I’ve been an Android user since Verizon, Motorola, and Google got together and released the original Droid. While my SmartPhone has begun feeling slow and bloated as it’s aged and I’ve added app after app to my mobile arsenal of tools, I love my Droid, and I’m a real Android fan.
The problem with Android, though, is that there are too many versions of the operating system in use. Android comes pre-installed on SmartPhones, and while the geeky among us can make changes, the version you get from your carrier is what you’re stuck with.
There’s a piece of this that’s OK. As SmartPhones become more and more powerful and the apps we install on them need more and more of that power, it becomes impractical for people using older phones to run Android operating system updates. I may not be a fan of the way Apple does business or the iPhone, but iOS is iOS, period, and your iPhone just plain works. With Android, there’s plenty of opportunity to make that last statement false.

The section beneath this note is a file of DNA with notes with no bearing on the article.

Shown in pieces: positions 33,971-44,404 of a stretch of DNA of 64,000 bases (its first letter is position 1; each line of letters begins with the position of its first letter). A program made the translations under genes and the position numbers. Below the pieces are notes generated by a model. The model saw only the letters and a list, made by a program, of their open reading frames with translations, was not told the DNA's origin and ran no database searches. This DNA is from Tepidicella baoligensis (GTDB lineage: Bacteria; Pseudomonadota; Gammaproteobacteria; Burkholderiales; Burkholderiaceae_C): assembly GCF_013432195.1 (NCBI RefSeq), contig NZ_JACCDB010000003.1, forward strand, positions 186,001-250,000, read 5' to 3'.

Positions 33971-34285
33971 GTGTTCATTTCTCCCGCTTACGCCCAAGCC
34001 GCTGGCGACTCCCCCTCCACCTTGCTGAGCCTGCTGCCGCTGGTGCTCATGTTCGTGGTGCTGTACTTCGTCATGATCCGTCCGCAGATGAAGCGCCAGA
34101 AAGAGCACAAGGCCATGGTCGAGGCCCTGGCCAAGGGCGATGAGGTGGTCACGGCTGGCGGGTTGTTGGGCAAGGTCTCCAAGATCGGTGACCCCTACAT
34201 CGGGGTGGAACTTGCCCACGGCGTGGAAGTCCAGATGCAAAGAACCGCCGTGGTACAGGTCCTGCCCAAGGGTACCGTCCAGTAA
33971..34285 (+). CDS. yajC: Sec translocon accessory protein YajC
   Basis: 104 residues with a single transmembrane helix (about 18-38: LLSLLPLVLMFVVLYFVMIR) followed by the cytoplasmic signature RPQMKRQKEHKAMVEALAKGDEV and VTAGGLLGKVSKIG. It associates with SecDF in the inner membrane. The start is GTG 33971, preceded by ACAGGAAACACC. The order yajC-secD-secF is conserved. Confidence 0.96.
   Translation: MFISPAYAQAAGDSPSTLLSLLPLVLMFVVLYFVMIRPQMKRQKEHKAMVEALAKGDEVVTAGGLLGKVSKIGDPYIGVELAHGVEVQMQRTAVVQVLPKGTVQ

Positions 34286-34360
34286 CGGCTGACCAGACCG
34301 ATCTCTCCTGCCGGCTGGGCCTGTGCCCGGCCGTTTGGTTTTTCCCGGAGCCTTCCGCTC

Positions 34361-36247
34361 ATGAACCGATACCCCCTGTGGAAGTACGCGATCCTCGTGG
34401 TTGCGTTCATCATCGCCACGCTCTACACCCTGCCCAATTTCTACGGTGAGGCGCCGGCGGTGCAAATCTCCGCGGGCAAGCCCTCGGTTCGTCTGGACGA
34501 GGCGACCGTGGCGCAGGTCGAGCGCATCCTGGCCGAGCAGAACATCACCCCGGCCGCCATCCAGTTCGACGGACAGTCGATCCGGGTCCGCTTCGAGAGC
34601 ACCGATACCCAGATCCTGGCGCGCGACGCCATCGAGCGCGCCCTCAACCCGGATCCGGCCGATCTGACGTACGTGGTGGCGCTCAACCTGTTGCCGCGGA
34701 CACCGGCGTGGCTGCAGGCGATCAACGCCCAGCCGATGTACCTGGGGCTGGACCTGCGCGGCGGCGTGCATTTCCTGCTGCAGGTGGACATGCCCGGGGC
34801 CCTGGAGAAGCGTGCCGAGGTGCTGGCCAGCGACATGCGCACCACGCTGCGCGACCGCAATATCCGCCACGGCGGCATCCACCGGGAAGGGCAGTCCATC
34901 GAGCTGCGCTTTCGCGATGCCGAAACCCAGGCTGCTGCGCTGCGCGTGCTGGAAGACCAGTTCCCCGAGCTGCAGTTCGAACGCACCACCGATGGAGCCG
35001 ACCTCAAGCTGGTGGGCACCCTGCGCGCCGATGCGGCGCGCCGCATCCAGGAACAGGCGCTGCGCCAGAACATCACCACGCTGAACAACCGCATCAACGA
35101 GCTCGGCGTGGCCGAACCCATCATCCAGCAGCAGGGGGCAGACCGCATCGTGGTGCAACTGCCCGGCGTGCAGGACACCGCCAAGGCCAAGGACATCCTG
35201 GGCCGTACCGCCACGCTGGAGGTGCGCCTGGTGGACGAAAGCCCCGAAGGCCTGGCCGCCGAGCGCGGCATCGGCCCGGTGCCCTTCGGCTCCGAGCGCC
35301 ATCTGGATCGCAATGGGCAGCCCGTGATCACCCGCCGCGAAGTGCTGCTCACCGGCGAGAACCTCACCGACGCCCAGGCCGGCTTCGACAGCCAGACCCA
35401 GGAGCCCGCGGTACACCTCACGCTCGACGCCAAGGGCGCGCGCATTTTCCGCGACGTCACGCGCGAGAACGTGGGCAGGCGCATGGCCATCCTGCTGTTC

(Insert snarky comments from Apple iPhone fanboys here)
Not surprisingly, though, Google’s approach to fixing Android fragmentation is less about helping Android users than it is about helping Google.
In demanding the right to approve the way Android is delivered, Google’s goal is to stop phone carriers from making deals with Google’s competitors. For example, as things work now your Smartphone could be set to use Bing or Yahoo as the default search engine instead of Google. Or a carrier could make a deal with a map provider to showcase their mapping software, pushing Google maps out of the way.
The question is whether Google is going to get away, mid-stream, with changing Android from open source software where making changes is allowed to code that comes with strings attached in the form of Google having the right to tell you how you can alter “your” version of Android.
It wasn’t long ago that Google released the Nexus One SmartPhone, promising a new model for the way phones were sold and phone service was purchased. But only a few months later Google backed away from that promise, and I suggested that the Nexus One had been just a Trojan Horse in Google’s plan to encourage Android adoption.
That plan worked; Android is now huge, and “backlash from the community” over Google’s new plans just won’t matter.
On the other hand, Google needs to keep an eye on the anti-trust police. Remember when Microsoft dictated what a computer company was and wasn’t allowed to put into “their” version of Windows?
Dear Google: Heads up managing this business change.